"I am not actively shopping him," Rizzo said. "I haven't actively shopped him all year, all winter."
Rizzo wouldn't go as far as to say there's been "a lot" of interest in Lannan, but did say that teams in need of rotation help have inquired as to what it would take to land the lefty.
"I haven't made any calls, I've fielded several calls," Rizzo said. "In the baseball annals, the word gets out and people do the math, and they see we have too many starters for too many spots. But again, this is way too early to say that we have too much starting pitching."
The once-dearth Nationals rotation is suddenly crowded with Gio Gonzalez and Edwin Jackson on board this year. In addition, now back from injury, Chien-Ming Wang seemingly has a tight grip on the fifth spot in the Nats' rotation, leaving Lannan's future uncertain.
The Nats could trade him and get back a mid-level prospect, but Lannan isn't likely to draw in someone who could be the team's long-term center fielder or make a major impact immediately. More than likely, Lannan would get the Nationals a bullpen arm or a future back-of-the-rotation starter in return.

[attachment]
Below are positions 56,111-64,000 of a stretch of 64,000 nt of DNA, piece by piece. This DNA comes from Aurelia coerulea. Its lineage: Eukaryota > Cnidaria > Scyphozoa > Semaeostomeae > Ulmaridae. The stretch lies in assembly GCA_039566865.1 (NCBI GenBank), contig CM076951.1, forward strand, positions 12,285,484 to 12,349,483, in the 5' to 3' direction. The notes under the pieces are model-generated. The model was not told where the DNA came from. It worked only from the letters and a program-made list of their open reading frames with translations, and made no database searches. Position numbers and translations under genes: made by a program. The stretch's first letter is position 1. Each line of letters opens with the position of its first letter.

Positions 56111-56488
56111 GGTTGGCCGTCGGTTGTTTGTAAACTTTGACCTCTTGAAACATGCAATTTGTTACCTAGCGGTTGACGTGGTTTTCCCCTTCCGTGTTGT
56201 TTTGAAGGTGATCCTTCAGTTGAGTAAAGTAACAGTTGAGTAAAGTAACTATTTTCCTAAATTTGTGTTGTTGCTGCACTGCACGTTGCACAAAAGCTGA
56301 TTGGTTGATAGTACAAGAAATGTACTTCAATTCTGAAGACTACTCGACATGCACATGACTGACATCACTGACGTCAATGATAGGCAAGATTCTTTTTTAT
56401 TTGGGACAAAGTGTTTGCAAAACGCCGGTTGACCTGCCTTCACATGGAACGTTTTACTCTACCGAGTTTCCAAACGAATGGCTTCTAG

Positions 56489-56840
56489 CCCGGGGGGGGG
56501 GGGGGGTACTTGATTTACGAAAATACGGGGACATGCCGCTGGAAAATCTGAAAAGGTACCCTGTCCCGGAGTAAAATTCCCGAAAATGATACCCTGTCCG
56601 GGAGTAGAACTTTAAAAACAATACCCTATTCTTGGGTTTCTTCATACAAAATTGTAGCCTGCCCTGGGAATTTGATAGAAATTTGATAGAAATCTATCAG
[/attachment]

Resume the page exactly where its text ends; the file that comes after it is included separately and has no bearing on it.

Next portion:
Other options include putting Lannan in the bullpen to start the season - which would allow him to make a spot start if needed - or sending him down to Triple-A Syracuse.
While Lannan is set to make $5 million this season, he does have an option left. After leading the Nats in wins last season, Lannan wouldn't exactly be thrilled with being sent down to the minors, but the team doesn't feel that optioning him would be something which would have a lingering negative impact either on Lannan or within the clubhouse.
It's possible that Lannan's trade value could increase as spring goes on, with teams raising their offers as starters struggle or get hurt.
Lannan went 10-13 with a 3.74 ERA in 184 2/3 innings last year.
More from Rizzo to come.